There is less distortion in the deviations using this weighting system. However, in certain extreme cases of printing masters there exists the risk that all of the weights of a particular zone may become 0.
For 5- and 6- color printing an additional scanning device must be applied in front of and behind the printing mechanisms of each of the fifth and sixth colors. By measuring in front of and behind each printing mechanism, it is possible to measure the contribution of a particular color printed, and to determine the deviation from the reference value accordingly.
Special colors are often printed in full tone without overprinting. For this case the surface coverage-dependent partial weight G1 for median and full tone must be made 1. The partial G3, which is dependent on foreign colors, is made 0 for each image element having any foreign color surface coverage, no matter how slight. This ensures that only pure colors are measured.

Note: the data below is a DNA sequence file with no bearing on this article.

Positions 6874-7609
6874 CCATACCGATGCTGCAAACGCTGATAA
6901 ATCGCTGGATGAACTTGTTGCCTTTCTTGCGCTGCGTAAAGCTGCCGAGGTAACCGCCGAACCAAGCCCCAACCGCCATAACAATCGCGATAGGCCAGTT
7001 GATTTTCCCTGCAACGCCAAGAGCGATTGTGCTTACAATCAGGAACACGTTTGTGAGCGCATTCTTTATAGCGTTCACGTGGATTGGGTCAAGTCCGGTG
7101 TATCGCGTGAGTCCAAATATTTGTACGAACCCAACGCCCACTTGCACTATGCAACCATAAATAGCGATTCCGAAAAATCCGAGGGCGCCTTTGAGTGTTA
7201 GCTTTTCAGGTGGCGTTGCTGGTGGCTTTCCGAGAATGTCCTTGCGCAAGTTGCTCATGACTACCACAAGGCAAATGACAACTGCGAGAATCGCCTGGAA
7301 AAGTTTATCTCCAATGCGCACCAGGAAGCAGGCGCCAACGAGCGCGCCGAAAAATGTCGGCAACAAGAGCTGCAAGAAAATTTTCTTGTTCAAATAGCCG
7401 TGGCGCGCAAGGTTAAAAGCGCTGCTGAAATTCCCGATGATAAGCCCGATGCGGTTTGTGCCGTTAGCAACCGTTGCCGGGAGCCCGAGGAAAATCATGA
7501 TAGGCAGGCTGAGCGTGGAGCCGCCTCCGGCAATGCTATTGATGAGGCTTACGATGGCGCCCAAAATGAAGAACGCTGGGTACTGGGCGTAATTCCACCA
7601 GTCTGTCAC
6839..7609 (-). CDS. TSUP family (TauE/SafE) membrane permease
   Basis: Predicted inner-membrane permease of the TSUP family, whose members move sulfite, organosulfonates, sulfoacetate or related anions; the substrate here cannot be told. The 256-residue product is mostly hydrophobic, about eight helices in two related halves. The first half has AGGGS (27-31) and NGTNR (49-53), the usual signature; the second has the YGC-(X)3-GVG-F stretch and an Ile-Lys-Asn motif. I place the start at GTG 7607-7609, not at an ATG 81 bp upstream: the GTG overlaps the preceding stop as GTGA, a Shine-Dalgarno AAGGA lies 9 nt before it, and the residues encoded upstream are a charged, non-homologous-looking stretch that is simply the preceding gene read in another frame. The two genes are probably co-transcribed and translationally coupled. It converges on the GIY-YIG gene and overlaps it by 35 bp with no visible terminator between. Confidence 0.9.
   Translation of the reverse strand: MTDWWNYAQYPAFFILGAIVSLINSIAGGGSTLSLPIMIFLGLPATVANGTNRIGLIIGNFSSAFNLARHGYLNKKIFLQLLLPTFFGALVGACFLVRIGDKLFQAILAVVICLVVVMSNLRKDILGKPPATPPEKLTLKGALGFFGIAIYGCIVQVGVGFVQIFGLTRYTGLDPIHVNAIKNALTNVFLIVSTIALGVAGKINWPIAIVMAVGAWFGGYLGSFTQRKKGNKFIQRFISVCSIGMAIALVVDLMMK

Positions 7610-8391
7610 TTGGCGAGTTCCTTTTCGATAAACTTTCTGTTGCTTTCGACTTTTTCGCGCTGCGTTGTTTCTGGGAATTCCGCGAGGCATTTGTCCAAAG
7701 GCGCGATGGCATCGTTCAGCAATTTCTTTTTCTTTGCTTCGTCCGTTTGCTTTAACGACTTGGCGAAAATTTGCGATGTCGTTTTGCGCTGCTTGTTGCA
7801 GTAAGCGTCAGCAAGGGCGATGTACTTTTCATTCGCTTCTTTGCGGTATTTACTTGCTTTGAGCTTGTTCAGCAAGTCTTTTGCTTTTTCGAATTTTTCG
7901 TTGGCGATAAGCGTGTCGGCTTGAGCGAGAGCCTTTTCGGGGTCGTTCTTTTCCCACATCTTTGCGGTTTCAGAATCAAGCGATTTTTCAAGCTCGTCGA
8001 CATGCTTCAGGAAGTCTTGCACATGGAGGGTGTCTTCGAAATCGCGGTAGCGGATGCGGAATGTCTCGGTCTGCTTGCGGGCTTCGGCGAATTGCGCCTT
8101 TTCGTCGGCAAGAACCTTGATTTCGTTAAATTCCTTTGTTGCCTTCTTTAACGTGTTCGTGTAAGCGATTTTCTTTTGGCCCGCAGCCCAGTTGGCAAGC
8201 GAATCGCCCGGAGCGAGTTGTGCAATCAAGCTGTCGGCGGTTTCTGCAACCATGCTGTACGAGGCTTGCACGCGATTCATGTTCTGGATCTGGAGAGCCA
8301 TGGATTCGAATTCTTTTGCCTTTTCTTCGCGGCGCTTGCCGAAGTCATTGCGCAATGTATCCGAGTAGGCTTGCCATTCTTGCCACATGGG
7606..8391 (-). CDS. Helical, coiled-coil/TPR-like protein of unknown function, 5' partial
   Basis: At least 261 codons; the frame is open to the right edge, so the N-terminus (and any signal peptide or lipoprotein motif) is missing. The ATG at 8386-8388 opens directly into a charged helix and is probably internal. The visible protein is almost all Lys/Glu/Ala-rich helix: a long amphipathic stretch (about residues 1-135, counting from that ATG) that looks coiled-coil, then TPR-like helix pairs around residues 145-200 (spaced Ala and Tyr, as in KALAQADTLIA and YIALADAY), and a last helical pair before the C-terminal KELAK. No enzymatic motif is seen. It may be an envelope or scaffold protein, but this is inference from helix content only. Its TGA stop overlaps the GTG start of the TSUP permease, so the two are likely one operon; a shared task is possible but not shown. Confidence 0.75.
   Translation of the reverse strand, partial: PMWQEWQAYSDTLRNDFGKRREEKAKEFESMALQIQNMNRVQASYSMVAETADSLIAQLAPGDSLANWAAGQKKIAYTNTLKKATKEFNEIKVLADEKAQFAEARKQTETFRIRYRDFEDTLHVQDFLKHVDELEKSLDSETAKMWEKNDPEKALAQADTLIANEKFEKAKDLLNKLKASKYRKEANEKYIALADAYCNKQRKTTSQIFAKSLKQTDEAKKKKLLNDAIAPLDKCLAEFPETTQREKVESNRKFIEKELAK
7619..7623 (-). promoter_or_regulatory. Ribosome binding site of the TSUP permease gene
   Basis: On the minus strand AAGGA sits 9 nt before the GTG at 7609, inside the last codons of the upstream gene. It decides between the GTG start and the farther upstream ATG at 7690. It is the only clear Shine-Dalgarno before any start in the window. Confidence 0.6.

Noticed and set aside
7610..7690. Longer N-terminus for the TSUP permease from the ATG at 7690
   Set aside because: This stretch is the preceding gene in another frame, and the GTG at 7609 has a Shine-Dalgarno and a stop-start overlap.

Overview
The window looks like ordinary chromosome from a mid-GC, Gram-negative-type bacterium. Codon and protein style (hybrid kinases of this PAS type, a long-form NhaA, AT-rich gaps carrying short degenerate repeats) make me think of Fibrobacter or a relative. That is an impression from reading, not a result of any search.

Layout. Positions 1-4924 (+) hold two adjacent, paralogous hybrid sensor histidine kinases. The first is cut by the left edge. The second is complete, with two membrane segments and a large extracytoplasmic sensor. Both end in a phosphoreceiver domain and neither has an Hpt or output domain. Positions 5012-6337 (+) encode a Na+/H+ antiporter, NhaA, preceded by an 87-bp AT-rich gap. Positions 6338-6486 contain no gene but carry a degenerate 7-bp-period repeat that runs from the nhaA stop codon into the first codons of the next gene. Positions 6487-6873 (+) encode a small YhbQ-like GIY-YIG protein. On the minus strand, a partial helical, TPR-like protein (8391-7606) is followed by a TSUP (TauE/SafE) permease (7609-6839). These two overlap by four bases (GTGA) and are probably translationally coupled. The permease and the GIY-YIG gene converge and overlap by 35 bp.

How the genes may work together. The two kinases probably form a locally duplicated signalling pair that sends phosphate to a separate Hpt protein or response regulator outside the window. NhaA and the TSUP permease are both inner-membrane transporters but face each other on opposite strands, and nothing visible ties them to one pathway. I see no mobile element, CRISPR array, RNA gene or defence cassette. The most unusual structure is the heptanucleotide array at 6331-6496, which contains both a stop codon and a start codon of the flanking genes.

According to the foregoing, the reference values of the surface coverages are obtained from a reference in the form of one (or several) OK sheets. This procedure, however, is not absolutely necessary; other references may be used. One alternative, for example, is to use the printing plates themselves as references. The individual printing plates are divided into image elements in the same manner as are the printed products to be examined. The image elements are scanned photoelectrically, and for each image element the surface coverage is determined. Two possibilities then exist for further processing. In one method, the measured surface coverages of every image element of each printing plate are converted to the corresponding surface coverages in print by means of the printing characteristic of the particular printing machine being used (empirically, by tables), then are used directly as the reference surface coverages for comparison with the actual surface coverages. In the other method, the surface coverages measured are converted into reflectance values with the aid of the printing characteristic, which reflectance values are subsequently demasked as described earlier, and converted into reference surface coverages in the process. In the latter method, the reference is synthesized, as it were, from the printing plates.